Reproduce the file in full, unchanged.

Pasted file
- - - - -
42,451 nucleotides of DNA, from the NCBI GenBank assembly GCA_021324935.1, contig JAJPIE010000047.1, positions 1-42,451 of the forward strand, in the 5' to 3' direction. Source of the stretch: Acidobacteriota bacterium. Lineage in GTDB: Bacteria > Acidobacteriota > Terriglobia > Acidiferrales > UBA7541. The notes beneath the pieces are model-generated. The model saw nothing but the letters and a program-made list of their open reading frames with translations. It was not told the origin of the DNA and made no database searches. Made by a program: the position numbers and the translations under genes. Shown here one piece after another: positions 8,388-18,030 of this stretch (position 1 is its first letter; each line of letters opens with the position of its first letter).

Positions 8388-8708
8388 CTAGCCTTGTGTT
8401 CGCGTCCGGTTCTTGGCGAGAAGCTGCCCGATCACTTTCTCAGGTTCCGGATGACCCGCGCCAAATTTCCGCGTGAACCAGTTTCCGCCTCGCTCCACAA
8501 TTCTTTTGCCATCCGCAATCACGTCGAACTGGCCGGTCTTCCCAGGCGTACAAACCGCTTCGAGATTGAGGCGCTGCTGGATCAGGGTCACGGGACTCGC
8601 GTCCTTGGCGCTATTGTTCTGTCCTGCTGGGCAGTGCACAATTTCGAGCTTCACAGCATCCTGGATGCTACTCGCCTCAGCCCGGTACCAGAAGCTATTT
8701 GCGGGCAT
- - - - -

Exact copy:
42,451 nucleotides of DNA, from the NCBI GenBank assembly GCA_021324935.1, contig JAJPIE010000047.1, positions 1-42,451 of the forward strand, in the 5' to 3' direction. Source of the stretch: Acidobacteriota bacterium. Lineage in GTDB: Bacteria > Acidobacteriota > Terriglobia > Acidiferrales > UBA7541. The notes beneath the pieces are model-generated. The model saw nothing but the letters and a program-made list of their open reading frames with translations. It was not told the origin of the DNA and made no database searches. Made by a program: the position numbers and the translations under genes. Shown here one piece after another: positions 8,388-18,030 of this stretch (position 1 is its first letter; each line of letters opens with the position of its first letter).

Positions 8388-8708
8388 CTAGCCTTGTGTT
8401 CGCGTCCGGTTCTTGGCGAGAAGCTGCCCGATCACTTTCTCAGGTTCCGGATGACCCGCGCCAAATTTCCGCGTGAACCAGTTTCCGCCTCGCTCCACAA
8501 TTCTTTTGCCATCCGCAATCACGTCGAACTGGCCGGTCTTCCCAGGCGTACAAACCGCTTCGAGATTGAGGCGCTGCTGGATCAGGGTCACGGGACTCGC
8601 GTCCTTGGCGCTATTGTTCTGTCCTGCTGGGCAGTGCACAATTTCGAGCTTCACAGCATCCTGGATGCTACTCGCCTCAGCCCGGTACCAGAAGCTATTT
8701 GCGGGCAT